A team of researchers from University of Utah has discovered that nucleosomes can hinder CRISPR-Cas 9 cleavage productivity. A paper published by the team of researchers in Proceedings of the National Academy of Science, the team talks about testing the gene editing on yeast samples. The paper consists of the final results and their findings about the test on the yeast.
The gene editing technique mentioned above utilizes RNA to locate and extract the segments of DNA. But the major question remain what happens to the targeted segment if it is a part of nucleosome? Researches which were done earlier exhibited that cleavage efficiency is likely to suffer. In this new test, the team of researchers found out that in vivo test of such instance and concluded that the result found in the previous test were absolutely correct. The use of CRISPR-Cas 9 in nucleosome is not likely to work well on nucleosome.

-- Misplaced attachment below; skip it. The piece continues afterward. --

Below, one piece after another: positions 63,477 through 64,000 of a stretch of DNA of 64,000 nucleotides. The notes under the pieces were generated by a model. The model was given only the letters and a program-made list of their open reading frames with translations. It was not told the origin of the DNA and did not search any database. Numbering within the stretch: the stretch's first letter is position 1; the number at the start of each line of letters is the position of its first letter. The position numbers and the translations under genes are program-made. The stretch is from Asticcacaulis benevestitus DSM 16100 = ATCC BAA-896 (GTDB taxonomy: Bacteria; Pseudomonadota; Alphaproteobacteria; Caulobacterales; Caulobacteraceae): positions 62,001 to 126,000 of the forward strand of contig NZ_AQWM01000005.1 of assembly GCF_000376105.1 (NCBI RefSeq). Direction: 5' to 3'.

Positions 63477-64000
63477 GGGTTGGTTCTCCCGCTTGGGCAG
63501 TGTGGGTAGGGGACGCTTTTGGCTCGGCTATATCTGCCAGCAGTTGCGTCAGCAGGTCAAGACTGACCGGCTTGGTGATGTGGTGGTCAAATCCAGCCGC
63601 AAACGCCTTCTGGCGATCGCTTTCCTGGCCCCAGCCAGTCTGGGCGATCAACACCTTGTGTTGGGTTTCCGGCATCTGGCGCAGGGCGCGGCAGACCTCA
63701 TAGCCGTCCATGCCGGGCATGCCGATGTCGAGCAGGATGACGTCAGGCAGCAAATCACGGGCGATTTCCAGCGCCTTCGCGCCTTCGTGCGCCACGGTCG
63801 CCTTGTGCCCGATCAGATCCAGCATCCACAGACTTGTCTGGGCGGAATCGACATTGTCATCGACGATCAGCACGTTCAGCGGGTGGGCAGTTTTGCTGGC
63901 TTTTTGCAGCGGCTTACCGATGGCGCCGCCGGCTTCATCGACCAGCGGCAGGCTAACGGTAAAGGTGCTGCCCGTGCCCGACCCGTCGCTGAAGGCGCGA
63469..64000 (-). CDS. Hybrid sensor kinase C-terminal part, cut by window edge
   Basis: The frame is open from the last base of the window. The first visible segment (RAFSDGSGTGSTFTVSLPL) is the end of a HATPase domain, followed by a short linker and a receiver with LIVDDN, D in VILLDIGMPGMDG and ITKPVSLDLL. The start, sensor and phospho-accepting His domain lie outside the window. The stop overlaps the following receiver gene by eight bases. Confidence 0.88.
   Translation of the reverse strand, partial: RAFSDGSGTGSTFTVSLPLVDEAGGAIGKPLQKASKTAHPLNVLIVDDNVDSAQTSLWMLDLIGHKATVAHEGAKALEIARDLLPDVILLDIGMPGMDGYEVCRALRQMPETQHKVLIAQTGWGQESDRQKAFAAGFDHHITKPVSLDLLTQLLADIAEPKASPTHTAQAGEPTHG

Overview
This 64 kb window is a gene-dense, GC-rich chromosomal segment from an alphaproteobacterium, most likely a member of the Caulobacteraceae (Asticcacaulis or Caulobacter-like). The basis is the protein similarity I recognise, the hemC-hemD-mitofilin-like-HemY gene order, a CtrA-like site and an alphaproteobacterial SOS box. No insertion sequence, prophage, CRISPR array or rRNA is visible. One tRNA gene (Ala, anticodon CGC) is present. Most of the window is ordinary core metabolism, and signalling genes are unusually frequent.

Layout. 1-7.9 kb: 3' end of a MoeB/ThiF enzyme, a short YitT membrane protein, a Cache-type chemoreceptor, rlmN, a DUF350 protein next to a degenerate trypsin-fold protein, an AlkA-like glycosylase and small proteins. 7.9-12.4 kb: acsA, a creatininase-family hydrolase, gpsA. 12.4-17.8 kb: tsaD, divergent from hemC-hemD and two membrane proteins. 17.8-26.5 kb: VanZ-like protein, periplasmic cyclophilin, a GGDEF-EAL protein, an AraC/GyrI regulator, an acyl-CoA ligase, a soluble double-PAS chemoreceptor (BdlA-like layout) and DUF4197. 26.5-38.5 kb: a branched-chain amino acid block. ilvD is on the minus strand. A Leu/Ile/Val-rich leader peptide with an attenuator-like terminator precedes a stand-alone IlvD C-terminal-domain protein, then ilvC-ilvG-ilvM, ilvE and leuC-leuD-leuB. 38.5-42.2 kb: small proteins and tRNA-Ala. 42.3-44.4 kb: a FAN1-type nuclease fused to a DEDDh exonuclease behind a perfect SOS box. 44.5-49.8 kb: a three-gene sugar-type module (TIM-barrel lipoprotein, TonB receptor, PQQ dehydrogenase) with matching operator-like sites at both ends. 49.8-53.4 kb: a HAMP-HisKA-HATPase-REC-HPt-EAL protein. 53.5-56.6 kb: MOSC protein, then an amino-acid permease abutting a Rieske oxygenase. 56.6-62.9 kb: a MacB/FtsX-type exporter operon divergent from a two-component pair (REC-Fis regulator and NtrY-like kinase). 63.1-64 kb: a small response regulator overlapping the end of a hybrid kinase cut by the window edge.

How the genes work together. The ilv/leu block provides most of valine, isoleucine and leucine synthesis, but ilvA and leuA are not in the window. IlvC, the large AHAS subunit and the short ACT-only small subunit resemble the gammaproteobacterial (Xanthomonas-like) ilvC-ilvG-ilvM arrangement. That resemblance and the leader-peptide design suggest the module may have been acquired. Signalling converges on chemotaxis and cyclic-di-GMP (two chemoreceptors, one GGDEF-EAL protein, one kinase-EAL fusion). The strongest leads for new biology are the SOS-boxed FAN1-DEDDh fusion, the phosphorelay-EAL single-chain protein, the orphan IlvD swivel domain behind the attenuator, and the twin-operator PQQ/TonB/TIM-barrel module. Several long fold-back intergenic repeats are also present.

Nucleosome are basically rolled bunches of DNA strands around a given protein. According to logic, editing a DNA strands is a very complex process due to accessibility issues. However, other researchers have supported this logic by studying it in test tubes or have worked on known strands that were not the part of nucleosome.
The team of researchers found out that the cleavage efficiency was much less in nucleosome than in non-nucleosome areas. Apart from these, another finding in the test was that when the researchers used the gene editing technique which was called zinc fingers, even in that they did not find any dissimilarity.